227-0441-00L | Mobile Communications: Technology and Quality of Service | W | 6 credits | 4G | M. Kuhn | |

Abstract | Based on an introduction to wireless communications, the lecture course covers: WLAN and cellular networks, PHY technologies, MAC schemes, mechanisms supporting QoS in wireless networks, QoS measurements and evaluation, benchmarking. | |||||

Objective | Introduction to mobile wireless communications, including characteristics of the wireless channel, PHY layer technologies (for example MIMO, OFDM etc.) and MAC layer schemes; comparison of different cellular standards; definition of QoS and support of QoS in wireless networks; understanding QoS measurements, their evaluation and benchmarking in cellular networks. | |||||

Content | - Introduction - Wireless channel, propagation of electromagnetic waves, antenna structures - Mobile communication, modulation techniques, OFDM, MIMO - Wireless networks (cellular networks, access networks) - Wireless standards (e.g. UMTS, LTE, IEEE 802.11) - Services in wireless networks - Quality of service (QoS) in wireless networks (definitions, Key Performance Indicators, mechanisms used to support QoS) - QoS measurements (e.g. voice quality, coverage, delay) and their statistical evaluation - Benchmarking (methodology, statistical methods and models) Weekly exercises included in the lecture | |||||

Lecture notes | Lecture slides are available. | |||||

Literature | Will be announced in the lecture. | |||||

Prerequisites / Notice | English | |||||

227-0456-00L | High Frequency and Microwave Electronics I Does not take place this semester. | W | 6 credits | 4G | C. Bolognesi | |

Abstract | Understanding of basic building blocks of microwave electronics technology, with a focus on active semiconductor devices. | |||||

Objective | Understanding the fundamentals of microwave electronics technology, with emphasis on active components. | |||||

Content | Introduction, microstrip transmission lines, matching, semiconductors, pn-junction, noise, PIN-diode and applications, Schottky diodes and detectors, bipolar transistors and heterojunction bipolar transistors, MESFET physics and properties, high-electron mobility transistors, microwave amplifiers. | |||||

Lecture notes | Script: Mikrowellentechnik and Mikrowellenelektronik, by Werner Bächtold (In German). | |||||

Prerequisites / Notice | The lectures will be held in English. | |||||

227-0468-00L | Analog Signal Processing and Filtering Suitable for Master Students as well as Doctoral Students. This course will be offered in Autumn Semester from HS 2015 on. It won't be offered in Spring 2016 anymore. | W | 6 credits | 2V + 2U | H. Schmid | |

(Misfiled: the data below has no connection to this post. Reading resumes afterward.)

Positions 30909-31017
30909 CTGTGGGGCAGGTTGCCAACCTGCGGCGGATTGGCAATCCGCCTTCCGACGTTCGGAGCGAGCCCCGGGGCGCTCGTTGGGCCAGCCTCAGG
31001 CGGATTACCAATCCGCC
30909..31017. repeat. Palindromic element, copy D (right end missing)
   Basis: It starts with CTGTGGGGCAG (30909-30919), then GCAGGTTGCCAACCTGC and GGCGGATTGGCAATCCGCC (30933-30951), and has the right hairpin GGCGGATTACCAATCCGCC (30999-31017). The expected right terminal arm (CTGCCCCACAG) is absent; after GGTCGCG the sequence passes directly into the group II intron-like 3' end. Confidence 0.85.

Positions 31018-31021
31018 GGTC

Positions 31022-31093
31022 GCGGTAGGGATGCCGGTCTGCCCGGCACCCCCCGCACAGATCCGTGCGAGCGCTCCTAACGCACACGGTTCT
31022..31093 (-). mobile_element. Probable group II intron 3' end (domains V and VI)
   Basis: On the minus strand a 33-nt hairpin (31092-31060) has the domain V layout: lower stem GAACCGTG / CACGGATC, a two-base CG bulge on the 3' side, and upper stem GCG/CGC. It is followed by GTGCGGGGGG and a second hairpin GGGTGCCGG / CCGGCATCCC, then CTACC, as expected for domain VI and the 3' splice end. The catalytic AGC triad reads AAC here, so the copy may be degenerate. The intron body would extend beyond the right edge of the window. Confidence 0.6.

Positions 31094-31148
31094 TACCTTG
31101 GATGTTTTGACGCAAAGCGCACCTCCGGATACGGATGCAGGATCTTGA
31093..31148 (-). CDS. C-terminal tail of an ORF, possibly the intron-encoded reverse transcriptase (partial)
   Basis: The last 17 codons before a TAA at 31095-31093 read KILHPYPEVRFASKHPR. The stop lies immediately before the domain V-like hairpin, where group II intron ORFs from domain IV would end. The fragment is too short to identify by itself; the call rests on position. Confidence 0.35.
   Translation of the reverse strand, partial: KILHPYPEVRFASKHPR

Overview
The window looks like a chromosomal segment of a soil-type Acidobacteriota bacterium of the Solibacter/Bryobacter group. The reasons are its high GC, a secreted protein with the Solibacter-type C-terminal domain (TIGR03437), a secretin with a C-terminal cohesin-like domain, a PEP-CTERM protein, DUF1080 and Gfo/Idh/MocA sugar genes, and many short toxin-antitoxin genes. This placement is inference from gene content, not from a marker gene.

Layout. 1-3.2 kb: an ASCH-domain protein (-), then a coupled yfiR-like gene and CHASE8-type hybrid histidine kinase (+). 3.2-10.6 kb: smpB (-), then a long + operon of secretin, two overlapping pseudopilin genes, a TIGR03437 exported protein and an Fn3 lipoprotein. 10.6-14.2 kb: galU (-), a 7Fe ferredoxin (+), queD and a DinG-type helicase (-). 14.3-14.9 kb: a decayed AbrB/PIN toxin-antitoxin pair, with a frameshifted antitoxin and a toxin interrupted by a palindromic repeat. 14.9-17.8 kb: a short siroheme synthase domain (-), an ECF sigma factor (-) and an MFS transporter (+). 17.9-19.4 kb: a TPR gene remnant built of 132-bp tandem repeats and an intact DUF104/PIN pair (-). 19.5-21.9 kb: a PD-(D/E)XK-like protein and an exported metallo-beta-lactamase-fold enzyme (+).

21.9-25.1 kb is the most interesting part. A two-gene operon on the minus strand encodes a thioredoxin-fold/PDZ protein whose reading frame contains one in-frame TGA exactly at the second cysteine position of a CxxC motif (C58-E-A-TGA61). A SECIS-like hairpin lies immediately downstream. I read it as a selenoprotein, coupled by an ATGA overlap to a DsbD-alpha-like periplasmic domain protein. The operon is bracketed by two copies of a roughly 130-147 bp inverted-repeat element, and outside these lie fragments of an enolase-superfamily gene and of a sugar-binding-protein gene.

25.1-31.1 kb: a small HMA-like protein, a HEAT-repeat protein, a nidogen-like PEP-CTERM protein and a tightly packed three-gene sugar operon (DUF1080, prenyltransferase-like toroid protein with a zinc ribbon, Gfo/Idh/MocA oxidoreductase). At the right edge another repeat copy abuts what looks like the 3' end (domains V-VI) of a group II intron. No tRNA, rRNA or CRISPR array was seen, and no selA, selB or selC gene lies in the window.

Abstract | This lecture provides a wide overview over analogue (mostly integrated) filters (continuous-time and discrete-time), amplifiers, and sigma-delta converters, and gives examples with sensor interfaces and class-D audio drivers. All circuits are treated using a signal-flow view. The lecture is suitable for both analog and digital designers. | |||||

Objective | This lecture provides a wide overview over analogue (mostly integrated) filters (continuous-time and discrete-time), amplifiers, and sigma-delta converters, and gives examples with sensor interfaces and class-D audio drivers. All these circuits are treated using a signal-flow view. The lecture is suitable for both analog and digital designers. The way the exam is done allows for the different interests of the two groups. The learning goal is that the students can apply signal-flow graphs and can understand the signal flow in such circuits and systems (including non-ideal effects) well enough to enable them to gain an understanding of further circuits and systems by themselves. | |||||

Content | At the beginning, signal-flow graphs in general and driving-point signal-flow graphs in particular are introduced. We will use them during the whole term to analyze circuits and understand how signals propagate through them. The theory and CMOS implementation of active Filters is then discussed in detail using the example of Gm-C filters. Theory and implementation of opamps, current conveyors, and inductor simulators follow. The link to the practical design of circuits and systems is done with an overview over different quality measures and figures of merit used in scientific literature and datasheets. Finally, an introduction to switched-capacitor filters and circuits is given, including sensor read-out amplifiers, correlated double sampling, and chopping. These topics form the basis for the longest part of the lecture: the discussion of sigma-delta A/D and D/A converters, which are portrayed as mixed analog-digital (MAD) filters in this lecture. | |||||

Lecture notes | The base for these lectures are lecture notes and two or three published scientific papers. From these papers we will together develop the technical content. Details: http://people.ee.ethz.ch/~hps/asfwiki/ Some material is protected by password; students from ETHZ who are interested can write to haschmid@ethz.ch to ask for the password even if they do not attend the lecture. | |||||